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Publishers Weekly® Reviews
- Reviewed in: Publishers Weekly, page .
- Review Date: 2010-12-13
- Reviewer: Staff
Packer's sterling collection is framed by two novellas. In the opener, "Walk for Mankind," teenager Richard Appleby describes his bittersweet relationship with Sasha Horowitz, a rebellious, risk-taking 14-year-old, who has a clandestine affair with a drug dealer. Sasha's behavior is a reaction to her controlling and hyper-charming father, an English professor who's spiraling downward professionally and personally. "Things Said or Done" is set three decades later, when Sasha, now 51 and divorced, has become Richard's caretaker, forced to deal with his self-destructive, narcissistic personality while recognizing the ways in which they are alike. Packer's talents are evident in these psychologically astute novellas, and also in the stories in between. "Molten" conveys a mother's grief over her adolescent son's senseless death; "Dwell Time" features a protagonist's happy second marriage—until her husband disappears. In the affecting "Her First Born," a new father finally understands his wife's attachment to the memory of her first child, who died. The only misstep is "Jump," whose lead character, a rich man's son who fakes an underprivileged background to work in a photocopy shop, lacks credibility. Packer (The Dive from Clausen's Pier) presents complex human relationships with unsentimental compassion. (Apr.)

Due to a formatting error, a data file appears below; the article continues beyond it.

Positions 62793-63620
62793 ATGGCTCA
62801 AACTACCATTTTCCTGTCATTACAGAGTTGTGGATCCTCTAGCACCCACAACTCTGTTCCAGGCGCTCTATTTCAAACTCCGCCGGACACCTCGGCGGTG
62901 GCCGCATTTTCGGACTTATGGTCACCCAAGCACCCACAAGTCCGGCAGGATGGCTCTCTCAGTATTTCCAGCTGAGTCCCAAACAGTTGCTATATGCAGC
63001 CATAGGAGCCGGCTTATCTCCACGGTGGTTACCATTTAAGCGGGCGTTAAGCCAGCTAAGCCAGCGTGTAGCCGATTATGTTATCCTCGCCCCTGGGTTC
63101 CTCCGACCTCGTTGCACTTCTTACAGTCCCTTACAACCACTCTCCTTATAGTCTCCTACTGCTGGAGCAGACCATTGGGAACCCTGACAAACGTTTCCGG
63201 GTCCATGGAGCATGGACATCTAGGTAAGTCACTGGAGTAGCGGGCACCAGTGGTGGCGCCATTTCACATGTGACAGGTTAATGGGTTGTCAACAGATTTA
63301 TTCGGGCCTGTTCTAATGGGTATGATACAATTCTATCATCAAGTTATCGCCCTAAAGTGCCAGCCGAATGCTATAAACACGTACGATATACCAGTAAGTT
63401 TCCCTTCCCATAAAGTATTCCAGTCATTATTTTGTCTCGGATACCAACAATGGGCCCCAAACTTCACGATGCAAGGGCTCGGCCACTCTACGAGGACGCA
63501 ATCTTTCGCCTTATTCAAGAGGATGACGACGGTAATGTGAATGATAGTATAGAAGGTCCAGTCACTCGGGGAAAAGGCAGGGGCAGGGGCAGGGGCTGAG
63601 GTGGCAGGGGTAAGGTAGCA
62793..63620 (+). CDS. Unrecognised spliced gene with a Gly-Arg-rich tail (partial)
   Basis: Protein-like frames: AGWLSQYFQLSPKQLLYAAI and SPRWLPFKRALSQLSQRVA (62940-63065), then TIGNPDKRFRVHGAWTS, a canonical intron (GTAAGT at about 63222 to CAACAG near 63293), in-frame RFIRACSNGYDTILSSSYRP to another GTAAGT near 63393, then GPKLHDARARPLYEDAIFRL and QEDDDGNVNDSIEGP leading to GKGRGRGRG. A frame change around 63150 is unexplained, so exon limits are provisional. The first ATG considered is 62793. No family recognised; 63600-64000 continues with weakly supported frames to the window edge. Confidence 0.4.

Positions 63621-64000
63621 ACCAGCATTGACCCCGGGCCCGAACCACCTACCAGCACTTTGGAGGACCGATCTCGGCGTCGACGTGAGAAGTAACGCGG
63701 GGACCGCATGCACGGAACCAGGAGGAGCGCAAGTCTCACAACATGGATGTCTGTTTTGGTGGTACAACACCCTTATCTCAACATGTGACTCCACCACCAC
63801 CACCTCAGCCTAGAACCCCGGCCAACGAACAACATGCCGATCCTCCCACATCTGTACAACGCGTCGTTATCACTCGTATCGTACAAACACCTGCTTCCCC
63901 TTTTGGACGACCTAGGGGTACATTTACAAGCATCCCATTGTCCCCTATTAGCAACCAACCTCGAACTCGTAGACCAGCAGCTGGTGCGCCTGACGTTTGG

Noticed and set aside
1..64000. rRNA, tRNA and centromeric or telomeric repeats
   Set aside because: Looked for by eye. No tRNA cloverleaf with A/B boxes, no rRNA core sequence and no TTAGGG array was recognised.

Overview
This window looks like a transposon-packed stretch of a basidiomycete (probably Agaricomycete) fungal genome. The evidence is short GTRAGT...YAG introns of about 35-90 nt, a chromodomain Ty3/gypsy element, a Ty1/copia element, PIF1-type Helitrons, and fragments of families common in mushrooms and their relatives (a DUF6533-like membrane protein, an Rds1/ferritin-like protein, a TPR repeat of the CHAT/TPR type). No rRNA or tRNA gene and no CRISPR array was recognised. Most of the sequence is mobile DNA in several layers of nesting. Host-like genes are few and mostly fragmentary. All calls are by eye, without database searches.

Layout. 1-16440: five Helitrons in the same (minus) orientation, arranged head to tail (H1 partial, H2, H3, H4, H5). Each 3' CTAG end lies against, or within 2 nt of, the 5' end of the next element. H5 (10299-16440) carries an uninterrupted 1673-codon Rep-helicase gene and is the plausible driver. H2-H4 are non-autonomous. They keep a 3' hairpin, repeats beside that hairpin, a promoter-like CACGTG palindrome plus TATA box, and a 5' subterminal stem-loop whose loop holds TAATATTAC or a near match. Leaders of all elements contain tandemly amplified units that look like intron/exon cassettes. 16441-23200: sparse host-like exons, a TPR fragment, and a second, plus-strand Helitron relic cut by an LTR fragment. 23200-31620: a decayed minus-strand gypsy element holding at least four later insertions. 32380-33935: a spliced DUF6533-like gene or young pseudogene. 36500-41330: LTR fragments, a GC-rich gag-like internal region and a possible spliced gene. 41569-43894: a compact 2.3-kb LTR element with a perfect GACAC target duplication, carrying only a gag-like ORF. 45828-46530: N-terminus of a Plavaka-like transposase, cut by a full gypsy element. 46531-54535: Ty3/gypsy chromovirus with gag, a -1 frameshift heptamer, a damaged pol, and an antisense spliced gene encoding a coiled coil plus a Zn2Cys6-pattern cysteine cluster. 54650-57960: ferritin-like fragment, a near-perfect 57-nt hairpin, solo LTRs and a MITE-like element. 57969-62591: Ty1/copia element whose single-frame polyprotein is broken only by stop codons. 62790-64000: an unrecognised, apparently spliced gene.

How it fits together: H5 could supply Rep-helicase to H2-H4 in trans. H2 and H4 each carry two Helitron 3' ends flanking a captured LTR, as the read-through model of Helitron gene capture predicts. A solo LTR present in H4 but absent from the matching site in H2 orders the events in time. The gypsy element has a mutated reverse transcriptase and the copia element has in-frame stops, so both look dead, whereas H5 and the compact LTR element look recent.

Stories that convey authentic emotions
In her previous best-selling novels, The Dive from Clausen’s Pier and Songs Without Words, Ann Packer proved her agility at inhabiting people who live through unspeakable events: What happens when a restless young woman’s fiancé becomes a quadriplegic on a fun day at the lake? What happens when a model mom’s kids are her life, and then her daughter attempts suicide? These are complicated scenarios without easy resolution, but Packer’s characters are fully developed with emotions that feel authentic.
The stories in Swim Back to Me, Packer’s new collection, are equally powerful. They focus on situations that make us uncomfortable to varying degrees—from the disorienting feeling of misjudging a co-worker, to the adolescent recognition of being ditched by a friend, to the excruciating pain of losing a child.
Packer conveys the dark pleasure of a grieving mom lashing out at the woman inadvertently responsible for her son’s death—and how daring this act feels. (“Blood sloshed around inside Kathryn’s head. The skin around her mouth tingled. Time passed, a second or a minute or ten.”) She captures the precipice between the expectant joy and wariness of a first-time dad. She tracks the jarring sensation of a teen recognizing that a friend’s parent, and his own parents, have flaws.
Those disappointed that Packer chose to publish stories instead of another novel needn’t worry: The narratives in Swim Back to Me add up to a satisfying whole that will linger in the mind.